Your children may not have bank accounts, credit cards or bills in their name, but they’re still ideal targets for identity thieves. Because few parents expect child identity theft, criminals can use a child’s personal information for years before they’re detected. In the worst cases, it’s not discovered until children begin making financial decisions as adults and find their credit in shambles.

The good news is there are things you can do to protect your kids’ identity:

* Guard your children’s Social Security numbers closely. Adults have bank account information, credit card numbers and other “grown-up” information that’s vulnerable to thieves. Most kids don’t, but they do have Social Security numbers, which is the No. 1 thing identity thieves will be looking for. Never carry your children’s Social Security cards with you, and only give out their numbers when absolutely necessary.



* Consider an identity protection service for the whole family. An identity protection service that will notify you if an account is opened in your child’s name or other common signs of identity theft can help you act swiftly to prevent damage to your child’s credit. Reviewing your child’s credit report on a regular basis can also help you determine if someone has been using your child’s information to open accounts or apply for credit.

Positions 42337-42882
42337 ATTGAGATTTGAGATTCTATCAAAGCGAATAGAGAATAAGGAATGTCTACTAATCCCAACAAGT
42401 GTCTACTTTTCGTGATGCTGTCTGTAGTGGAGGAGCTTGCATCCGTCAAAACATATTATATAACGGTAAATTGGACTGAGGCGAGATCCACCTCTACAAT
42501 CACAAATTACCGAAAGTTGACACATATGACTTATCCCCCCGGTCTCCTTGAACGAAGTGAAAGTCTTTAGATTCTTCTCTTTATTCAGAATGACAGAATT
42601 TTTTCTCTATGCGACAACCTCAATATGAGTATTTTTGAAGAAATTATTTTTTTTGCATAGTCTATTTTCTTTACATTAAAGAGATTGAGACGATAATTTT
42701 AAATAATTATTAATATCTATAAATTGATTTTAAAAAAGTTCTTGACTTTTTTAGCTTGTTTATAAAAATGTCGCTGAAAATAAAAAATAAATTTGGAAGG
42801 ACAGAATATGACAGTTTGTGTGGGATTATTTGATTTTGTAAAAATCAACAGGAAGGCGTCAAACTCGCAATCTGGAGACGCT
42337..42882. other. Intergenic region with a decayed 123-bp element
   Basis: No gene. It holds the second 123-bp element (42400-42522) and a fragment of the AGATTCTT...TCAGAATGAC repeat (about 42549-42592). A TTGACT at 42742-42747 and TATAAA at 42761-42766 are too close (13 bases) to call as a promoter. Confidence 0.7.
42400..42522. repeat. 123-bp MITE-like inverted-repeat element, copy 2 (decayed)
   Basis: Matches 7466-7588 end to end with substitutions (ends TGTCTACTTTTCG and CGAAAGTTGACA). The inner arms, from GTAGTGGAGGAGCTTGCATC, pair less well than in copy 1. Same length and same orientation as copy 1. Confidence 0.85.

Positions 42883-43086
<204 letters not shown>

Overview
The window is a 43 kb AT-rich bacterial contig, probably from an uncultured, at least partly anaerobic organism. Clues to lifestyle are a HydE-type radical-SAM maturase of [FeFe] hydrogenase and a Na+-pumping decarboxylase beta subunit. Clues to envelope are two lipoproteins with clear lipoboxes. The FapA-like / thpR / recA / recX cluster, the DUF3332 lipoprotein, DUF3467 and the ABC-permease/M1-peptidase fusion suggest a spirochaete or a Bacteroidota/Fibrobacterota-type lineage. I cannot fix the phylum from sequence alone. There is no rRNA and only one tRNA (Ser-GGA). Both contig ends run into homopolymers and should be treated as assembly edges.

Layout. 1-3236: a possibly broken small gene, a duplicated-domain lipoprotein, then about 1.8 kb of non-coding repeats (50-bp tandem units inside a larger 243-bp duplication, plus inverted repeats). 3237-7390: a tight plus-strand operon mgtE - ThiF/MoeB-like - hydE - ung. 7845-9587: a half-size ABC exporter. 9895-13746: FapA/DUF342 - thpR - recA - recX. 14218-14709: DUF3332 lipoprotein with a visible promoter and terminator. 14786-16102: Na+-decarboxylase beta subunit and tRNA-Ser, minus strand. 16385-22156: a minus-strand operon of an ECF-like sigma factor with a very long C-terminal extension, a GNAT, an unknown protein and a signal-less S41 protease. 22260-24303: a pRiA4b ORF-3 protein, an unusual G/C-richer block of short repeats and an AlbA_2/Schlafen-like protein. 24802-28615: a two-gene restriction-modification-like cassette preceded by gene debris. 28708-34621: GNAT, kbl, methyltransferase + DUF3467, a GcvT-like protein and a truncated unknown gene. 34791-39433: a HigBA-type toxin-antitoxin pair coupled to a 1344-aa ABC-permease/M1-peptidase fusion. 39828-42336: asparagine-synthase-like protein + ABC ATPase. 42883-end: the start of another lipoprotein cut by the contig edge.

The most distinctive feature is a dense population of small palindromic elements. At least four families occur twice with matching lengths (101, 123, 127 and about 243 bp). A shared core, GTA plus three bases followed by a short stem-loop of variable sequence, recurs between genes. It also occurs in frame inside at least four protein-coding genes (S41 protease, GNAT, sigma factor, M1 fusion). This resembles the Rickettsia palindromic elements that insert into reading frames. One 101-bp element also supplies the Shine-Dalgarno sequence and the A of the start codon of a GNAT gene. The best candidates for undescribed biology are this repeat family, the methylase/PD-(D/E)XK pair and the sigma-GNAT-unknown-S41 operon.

* Keep an eye out for common signs of identity theft. If a bill or credit card arrives in your child’s name, it’s possible someone is using your child’s identity to obtain it. Other red flags include receiving unfamiliar tax information in your child’s name, notices that your child’s Social Security information has been used to gain employment or open an account, or denial when your child applies for his first account or job.

* Monitor your child’s online habits. Teach your children to never share personal information over email or on social networking sites.

* Shred your children’s sensitive documents too. Any mail or other documents containing sensitive information should be shredded before being taken out with the garbage.

By taking steps now to prevent your children’s identity from being compromised, you can help them start adulthood with a clean financial record.

One Response

  1. Carolyn says:

    I’ve never understood why schools needs a child’s SSN to enroll. When my kids were young, they used them as school id numbers and printed them on every report card. That was before identity theft was so crazy but still not acceptable.

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